Hot Springs Island is an unusual system-agnostic hex-crawl adventure location for fantasy RPGs. That’s quite mouthful, but what does it mean? It means it’s a geographical area that combines overland travel (displayed as a hex map) with discreate “dungeon” locations. The PCs will travel across the hexes, exploring the island, finding the dungeons and getting up to hijinks.
The island itself isn’t terribly large, but it’s incredibly dense. There’s a lot going on, with four different competing factions, plus the conflicts between six different types of elementals AND the messes left across the island by two different ancient races that once ruled there. The whole thing is set up to be a powder keg, a careful equilibrium your players will blow sky-high with their actions.
Like Scenic Dunnsmouth, this is as much a tool-kit as it is an adventure. You’ll use nested tables to procedurally generate encounters, conflicts, and situations across the island for the PCs to dig into. The PCs can visit the same area multiple times and find new things with each visit. Since the random tables involve bell-curves, they’ll quickly learn what to expect while still encountering the occasional unusual exceptions.
The DM’s guide, called The Dark of Hot Springs Island is jammed with neat locations, information about the factions and their relationships with each other, a table describing the different monster parts the PCs can sell to the different factions, and 300 unique treasures, many of which are magical and unusual. For instance, one of the treasures you can find is the severed hand of a pick-pocket, attached to a leather leash and animated. Treat it well, and you might be able to teach it to do useful tricks. Otherwise, it’s going to randomly steal stuff if you don’t keep it well secured.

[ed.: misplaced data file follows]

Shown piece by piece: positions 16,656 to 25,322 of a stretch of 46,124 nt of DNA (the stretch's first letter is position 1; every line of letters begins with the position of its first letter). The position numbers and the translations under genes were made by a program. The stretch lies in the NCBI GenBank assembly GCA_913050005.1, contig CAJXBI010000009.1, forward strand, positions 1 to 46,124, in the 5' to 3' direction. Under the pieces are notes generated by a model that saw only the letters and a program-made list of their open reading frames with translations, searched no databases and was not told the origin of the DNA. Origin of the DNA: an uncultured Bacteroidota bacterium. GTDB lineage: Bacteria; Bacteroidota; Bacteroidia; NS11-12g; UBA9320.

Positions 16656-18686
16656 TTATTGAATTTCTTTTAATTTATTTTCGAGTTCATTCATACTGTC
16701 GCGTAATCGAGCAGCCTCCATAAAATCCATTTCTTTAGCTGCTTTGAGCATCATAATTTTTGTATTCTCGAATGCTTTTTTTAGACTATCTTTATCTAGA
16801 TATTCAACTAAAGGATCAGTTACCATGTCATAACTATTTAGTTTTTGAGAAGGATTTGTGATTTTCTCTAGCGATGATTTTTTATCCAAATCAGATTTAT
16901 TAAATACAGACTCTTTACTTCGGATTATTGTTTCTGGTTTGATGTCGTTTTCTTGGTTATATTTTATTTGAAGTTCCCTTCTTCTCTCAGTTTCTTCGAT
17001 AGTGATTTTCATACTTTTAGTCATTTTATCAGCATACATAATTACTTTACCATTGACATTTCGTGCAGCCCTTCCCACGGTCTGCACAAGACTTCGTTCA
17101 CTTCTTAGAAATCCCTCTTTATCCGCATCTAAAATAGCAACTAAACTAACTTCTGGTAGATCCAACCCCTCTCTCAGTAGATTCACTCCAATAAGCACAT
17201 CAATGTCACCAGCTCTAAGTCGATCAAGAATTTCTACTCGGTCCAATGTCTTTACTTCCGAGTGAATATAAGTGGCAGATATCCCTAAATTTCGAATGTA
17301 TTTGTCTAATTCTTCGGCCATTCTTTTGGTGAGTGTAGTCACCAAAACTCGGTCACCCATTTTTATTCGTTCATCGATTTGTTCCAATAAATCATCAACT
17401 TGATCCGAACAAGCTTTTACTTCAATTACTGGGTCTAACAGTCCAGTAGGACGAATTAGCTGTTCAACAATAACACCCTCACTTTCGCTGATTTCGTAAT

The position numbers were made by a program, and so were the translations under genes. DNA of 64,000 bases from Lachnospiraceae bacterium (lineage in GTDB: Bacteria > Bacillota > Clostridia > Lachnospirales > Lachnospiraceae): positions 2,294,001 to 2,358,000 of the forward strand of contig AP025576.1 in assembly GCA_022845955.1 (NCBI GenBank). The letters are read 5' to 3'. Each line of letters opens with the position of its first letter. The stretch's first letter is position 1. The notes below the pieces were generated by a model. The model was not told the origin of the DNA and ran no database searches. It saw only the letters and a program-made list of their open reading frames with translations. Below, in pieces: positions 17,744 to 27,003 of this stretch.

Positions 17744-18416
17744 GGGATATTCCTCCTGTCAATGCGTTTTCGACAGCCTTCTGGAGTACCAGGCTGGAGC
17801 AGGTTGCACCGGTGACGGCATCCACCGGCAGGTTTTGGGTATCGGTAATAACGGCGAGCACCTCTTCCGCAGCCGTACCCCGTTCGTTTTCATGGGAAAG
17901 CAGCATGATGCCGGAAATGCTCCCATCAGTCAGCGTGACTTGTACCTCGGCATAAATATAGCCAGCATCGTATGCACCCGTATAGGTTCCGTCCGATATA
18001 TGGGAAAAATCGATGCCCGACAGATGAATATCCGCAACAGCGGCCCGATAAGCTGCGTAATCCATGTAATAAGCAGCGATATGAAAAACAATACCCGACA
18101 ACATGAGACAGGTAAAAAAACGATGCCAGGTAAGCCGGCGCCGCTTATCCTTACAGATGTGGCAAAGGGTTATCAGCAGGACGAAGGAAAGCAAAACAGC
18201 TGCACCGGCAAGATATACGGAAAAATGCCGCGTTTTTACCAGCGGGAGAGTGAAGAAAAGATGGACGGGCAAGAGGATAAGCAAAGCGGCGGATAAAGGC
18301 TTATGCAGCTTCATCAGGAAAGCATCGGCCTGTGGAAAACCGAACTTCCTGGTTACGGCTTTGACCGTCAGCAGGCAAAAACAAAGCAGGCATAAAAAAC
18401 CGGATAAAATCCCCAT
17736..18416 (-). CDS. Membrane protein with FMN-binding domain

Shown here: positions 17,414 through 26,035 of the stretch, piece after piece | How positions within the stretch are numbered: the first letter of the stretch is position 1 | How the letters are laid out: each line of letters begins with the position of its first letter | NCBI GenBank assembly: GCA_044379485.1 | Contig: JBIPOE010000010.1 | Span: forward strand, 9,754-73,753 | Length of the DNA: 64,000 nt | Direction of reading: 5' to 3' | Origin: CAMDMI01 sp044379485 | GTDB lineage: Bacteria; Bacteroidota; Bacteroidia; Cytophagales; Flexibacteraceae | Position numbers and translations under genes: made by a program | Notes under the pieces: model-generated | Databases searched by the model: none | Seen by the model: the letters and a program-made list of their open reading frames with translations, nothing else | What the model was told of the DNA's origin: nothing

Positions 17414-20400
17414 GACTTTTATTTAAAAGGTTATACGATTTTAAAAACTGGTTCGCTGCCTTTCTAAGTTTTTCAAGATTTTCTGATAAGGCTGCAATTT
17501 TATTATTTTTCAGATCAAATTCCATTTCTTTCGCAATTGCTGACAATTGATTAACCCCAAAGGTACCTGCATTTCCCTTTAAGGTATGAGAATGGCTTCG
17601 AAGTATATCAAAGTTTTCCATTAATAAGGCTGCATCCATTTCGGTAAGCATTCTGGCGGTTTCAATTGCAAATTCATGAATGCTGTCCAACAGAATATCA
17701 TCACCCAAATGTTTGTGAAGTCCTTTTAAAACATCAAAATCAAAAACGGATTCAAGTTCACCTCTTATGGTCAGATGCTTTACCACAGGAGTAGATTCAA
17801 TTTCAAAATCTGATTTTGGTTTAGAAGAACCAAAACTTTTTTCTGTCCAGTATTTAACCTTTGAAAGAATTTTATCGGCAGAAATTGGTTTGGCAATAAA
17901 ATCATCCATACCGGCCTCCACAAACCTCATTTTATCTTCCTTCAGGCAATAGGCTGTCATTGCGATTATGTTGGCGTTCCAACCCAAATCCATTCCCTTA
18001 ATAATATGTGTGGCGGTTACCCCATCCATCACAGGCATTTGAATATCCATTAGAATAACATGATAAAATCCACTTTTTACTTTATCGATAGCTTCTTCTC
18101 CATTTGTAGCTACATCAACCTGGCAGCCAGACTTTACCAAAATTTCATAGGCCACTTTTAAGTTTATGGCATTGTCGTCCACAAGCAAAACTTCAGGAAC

Everything is organized for easy use at the table. DMs will easily find the stuff they need when the players encounter it, allowing the players to set their own pace and goals. If you ever thought about running a sandbox campaign but felt too intimidated by all the possibilities, The Dark of Hot Springs Island is a great way to test the waters.
What you won’t find are any stats. That’s what’s meant by “system agnostic.” Luckily, most of the creatures are fairly standard fantasy critters: dire boars, nereids, ogres, lizardfolk, and the like, making it easy to plug in the stats from your game of choice. However, that does mean either dropping those stats in the margins of the book or having the monster book open at the same time.
The player’s book is called A Fieldguide to Hot Springs Island and it’s an in-game artifact your PCs can find and consult during their adventures. It includes an incomplete map of the island, notes on the various fauna and flora (many of which can be put to unusual uses, including being weaponized) and some basic information on the factions of the island. There’s also marginalia describing some of the inaccuracies in the book. Or are the notes in error? The only way to know for sure is to go see for yourself!
A Fieldguide to Hot Springs Island and The Dark of Hotsprings Island are both beautiful, well-made books you’ll enjoy having at the table while you game. Both have black-and-white interiors and are exceptionally well organized, making them a joy to reference during play. Begin your adventures on Hot Springs Island at Dragon’s Lair Comics and Fantasy® today.